For a super local experience, go to Kaffivagnin, a coffeehouse by the harbour where the old fishermen meet up in the morning to talk about the weather and pretty much everything else. It’s been there for at least 50 years, and somehow it’s still the same.

Local Cuisine With A Twist

At Skál! the food is simple but full of flavour. It serves a beef tartare dressed with a local cold-pressed rapeseed oil that is a favourite with a glass of a naturally fermented gamay from Beaujolais. It’s also in a cool spot inside the Hlemmur food hall that was built in the 60s and served as a bus terminal for many decades. It’s definitely the city’s best place to go people watching.

Beers In The Biscuit Factory That Once Was

KEX is a gastropub and a hostel in an old biscuit factory. It’s my daughter’s favourite place to go for lunch on the weekend since it’s spacious enough for her to run around. It helps that the food is also very good, and they have a large selection of beers.

Look For My Man Siggi In The Yellow-Overalls

When industry friends come to visit, I take them to Kolaportid fleamarket (it’s open weekends from 11:00-17:00). I also go there frequently to scout for vintage LPs. There is a food market inside with all sorts of weird traditional food, and the producers are usually more than happy to give curious visitors a little taste. Look for my man Siggi from Depla, he is usually found in the central booth wearing yellow overalls, and he is happy to share his stash of fermented shark and whale blubber. It’s only for the brave. I’m afraid it’s too much for me.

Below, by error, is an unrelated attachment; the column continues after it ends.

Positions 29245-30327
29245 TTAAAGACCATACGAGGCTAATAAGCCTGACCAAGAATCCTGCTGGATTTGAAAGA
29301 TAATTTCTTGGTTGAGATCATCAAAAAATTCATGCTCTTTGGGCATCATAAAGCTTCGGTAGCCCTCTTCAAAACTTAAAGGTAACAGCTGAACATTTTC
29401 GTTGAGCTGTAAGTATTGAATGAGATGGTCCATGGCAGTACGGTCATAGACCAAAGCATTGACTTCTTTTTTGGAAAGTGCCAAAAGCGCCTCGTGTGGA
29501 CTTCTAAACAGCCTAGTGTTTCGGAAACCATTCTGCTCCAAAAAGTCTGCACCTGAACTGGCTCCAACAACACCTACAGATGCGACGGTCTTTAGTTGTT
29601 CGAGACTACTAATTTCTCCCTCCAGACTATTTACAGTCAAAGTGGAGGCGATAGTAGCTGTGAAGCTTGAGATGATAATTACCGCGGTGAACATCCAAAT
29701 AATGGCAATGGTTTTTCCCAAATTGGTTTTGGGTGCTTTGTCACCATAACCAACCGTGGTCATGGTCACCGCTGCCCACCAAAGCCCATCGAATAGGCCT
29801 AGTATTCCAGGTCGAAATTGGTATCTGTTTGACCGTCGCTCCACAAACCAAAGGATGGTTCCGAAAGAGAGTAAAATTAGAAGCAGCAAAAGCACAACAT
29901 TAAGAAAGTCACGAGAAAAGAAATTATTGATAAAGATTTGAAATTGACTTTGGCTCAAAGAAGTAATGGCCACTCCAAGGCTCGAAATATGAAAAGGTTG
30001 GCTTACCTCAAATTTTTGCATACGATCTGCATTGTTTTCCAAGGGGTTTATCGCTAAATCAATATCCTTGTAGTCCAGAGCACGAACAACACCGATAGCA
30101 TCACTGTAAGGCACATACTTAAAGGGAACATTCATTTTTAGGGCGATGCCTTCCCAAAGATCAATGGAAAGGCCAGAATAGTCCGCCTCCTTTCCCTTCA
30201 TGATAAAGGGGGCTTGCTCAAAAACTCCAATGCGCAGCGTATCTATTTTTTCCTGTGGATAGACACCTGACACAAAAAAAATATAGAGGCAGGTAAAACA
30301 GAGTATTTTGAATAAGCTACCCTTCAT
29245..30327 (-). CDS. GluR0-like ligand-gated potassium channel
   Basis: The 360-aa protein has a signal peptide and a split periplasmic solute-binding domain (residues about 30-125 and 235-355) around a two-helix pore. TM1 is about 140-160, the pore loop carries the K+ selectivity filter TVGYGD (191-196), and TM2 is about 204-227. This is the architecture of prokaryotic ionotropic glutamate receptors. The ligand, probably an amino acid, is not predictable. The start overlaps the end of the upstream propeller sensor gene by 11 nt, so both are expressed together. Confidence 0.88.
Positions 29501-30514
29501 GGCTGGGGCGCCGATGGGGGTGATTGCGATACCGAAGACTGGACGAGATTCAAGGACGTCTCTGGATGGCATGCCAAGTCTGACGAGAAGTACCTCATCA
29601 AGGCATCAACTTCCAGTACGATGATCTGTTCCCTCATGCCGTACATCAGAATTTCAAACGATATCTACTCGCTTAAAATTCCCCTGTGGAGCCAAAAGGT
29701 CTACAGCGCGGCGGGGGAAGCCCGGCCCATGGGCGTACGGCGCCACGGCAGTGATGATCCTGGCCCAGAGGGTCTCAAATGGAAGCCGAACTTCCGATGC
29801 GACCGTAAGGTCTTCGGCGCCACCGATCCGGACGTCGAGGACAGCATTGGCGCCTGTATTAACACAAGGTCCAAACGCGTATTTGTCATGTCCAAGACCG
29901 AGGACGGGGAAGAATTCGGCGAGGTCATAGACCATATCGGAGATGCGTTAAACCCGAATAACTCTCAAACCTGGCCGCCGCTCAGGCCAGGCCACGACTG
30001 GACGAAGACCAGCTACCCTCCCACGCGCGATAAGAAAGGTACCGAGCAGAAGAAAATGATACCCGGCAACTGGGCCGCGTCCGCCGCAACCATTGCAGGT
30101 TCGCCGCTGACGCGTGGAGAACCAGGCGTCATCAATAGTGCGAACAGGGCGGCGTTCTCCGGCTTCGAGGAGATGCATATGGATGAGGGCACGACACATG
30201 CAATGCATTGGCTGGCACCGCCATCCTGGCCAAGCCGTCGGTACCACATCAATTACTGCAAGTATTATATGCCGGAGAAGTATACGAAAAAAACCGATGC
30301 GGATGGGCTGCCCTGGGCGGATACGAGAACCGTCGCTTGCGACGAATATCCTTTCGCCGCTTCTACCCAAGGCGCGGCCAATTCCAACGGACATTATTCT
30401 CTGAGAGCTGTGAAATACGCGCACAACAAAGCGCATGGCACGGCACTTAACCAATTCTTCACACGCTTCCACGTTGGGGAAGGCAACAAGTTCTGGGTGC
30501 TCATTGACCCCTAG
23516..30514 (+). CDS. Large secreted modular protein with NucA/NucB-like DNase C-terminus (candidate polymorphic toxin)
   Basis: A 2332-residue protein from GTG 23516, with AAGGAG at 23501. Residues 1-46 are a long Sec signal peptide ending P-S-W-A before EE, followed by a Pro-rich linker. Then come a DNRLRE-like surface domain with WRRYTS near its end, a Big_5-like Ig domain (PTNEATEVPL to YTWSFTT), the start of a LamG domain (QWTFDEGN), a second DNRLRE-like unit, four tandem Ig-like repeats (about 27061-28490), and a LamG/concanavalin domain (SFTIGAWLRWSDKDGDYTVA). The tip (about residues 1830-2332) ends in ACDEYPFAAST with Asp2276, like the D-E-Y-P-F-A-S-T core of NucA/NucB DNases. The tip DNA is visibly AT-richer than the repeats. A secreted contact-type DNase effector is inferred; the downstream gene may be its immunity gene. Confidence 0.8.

Lamb backstrap at Skál! Photography: Courtesy of Skál!

A Food Hall Fit For A Family Outing

Another great food hall is Grandi, located by the old harbour with loads of nice places to eat (Korean street-food stall KORE being my favourite).  If I am in the area for a little Sunday outing with the family, we find ourselves often sitting in there for a while since it’s kid-friendly. 

Late-Night Tapas And Cocktails

Mat Bar is a lovely little owner-operated bar serving tapas, wine and amazing cocktails. The menu changes quite frequently, but I always start with the flatbread that is cooked over open fire – it’s awesome. Then I just let them take charge and send me what they want, and it’s always good. I like being handed rows of food and drinks, and since I am basically a glutton with an attention deficit disorder, I like not having to think about food for a couple of hours after a busy week. Their kitchen is open until 11pm, so it’s also a great spot for a late-night snack.

The Best Bars in Reykjavik

Vitabar serve burgers that, admittedly are probably not the best in town, but I absolutely love the place for how much of a dive it is. Session Craft Bar is my favourite place for craft beer. Refreshingly, it looks more like an 80’s discotheque more than your usual geeky beer-bar. However, if a beer geek’s paradise is what you’re looking for, then visit RVK Brewing: a little brewery with a tiny taproom located behind a car dealership. I head to Vedur for late night cocktails.

Come And Say Hi At My Natural Wine Bar

My friend Oli (a sommelier) and I recently opened Vinstukan, a wine bar in downtown Reykjavik. In a selfish way, it’s a bar designed to be exactly the kind of bar we would like to go to ourselves. The wine list has a big emphasis on natural wine and wines from smaller producers, but not exclusively. There are only three small importers of natural wine in Iceland. It’s a total car park operation. They only import between 60 and 120 bottles of each wine, so we rotate our glass list weekly. Almost all of it changes each week. The food is simple: small plates served fast and full of flavour like cured cod with black garlic mayonnaise and olives. One of the more popular dishes is a local cheese called tindur – an 18-month cow’s milk cheese that has a very similar taste and texture to Comte – that we serve with brown butter and hazelnuts.

Vinstukan. Photography: Courtesy of Unnur Magna for Icelandic food magazine, Gestgjafinn

Guide Last Updated March 2020

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Ragnar Eiriksson